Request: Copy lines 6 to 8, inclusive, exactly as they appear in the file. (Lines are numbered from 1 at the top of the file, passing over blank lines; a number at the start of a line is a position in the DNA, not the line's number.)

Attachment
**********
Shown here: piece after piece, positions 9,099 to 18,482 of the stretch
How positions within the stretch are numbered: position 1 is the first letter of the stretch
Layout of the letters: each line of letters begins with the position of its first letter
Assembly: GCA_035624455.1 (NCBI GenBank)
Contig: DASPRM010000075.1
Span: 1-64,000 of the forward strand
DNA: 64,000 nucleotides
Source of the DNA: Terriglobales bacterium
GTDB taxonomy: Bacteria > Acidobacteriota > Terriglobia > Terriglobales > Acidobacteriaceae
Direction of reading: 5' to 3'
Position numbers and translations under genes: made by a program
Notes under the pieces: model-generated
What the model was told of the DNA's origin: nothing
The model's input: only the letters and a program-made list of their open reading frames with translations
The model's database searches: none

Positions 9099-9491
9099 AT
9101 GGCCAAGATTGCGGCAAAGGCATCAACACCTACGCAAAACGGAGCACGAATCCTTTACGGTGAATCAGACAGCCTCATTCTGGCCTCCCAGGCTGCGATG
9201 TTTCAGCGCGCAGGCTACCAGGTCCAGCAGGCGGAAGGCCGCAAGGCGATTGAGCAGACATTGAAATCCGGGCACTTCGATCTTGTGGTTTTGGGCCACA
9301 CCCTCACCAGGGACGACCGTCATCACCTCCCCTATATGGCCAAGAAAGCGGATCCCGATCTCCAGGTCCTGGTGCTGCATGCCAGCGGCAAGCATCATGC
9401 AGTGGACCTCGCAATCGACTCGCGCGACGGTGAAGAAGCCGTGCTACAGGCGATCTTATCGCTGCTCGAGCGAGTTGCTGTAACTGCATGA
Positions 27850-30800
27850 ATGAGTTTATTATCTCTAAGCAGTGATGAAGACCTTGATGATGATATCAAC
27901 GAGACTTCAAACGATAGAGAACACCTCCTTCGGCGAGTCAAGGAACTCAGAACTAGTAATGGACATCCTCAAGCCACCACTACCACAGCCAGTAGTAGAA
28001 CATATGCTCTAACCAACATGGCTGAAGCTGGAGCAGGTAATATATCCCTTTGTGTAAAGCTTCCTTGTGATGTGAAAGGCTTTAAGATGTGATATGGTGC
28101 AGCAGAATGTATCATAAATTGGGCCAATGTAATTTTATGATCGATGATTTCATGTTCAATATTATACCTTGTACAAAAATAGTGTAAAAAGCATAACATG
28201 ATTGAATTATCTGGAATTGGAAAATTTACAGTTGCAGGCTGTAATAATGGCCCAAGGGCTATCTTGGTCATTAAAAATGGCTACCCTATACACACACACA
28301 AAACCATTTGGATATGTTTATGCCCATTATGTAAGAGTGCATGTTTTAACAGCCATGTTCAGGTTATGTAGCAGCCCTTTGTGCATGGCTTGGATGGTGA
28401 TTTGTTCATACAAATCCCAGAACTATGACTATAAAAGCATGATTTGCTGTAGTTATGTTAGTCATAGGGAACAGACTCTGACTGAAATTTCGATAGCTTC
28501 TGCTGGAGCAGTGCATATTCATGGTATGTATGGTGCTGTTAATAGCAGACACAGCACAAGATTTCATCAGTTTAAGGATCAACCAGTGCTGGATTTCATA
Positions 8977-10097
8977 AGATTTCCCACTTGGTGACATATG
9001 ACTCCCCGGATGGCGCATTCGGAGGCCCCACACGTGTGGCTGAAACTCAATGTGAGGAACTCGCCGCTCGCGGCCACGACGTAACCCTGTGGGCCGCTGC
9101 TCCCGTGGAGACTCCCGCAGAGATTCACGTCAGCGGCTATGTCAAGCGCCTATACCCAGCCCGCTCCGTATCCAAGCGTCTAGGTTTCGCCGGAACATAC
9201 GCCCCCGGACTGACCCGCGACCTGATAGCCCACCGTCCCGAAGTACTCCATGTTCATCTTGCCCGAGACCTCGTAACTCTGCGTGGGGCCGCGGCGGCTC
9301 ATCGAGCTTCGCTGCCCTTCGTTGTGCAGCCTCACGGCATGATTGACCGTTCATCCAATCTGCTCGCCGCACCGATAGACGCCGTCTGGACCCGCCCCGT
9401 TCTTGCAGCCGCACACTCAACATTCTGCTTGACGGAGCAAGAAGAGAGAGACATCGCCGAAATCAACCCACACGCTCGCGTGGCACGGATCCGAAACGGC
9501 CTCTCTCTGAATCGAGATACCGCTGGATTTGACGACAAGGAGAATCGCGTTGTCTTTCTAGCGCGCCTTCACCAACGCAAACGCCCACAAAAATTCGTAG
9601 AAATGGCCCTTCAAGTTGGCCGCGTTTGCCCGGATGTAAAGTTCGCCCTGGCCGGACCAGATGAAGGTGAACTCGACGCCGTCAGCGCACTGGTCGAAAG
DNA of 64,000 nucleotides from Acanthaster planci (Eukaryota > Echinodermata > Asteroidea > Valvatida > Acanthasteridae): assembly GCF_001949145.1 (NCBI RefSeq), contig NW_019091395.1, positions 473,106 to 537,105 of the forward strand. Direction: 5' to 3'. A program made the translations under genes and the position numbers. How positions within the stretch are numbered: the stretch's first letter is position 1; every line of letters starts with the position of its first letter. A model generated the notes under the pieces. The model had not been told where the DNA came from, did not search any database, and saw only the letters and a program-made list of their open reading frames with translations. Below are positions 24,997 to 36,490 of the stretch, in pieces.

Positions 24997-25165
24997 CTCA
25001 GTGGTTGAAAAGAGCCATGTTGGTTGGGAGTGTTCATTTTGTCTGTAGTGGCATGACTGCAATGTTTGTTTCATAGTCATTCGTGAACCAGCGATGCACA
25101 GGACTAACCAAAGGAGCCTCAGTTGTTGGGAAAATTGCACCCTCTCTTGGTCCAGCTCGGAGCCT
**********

Span: 1-64,000 of the forward strand
DNA: 64,000 nucleotides
Source of the DNA: Terriglobales bacterium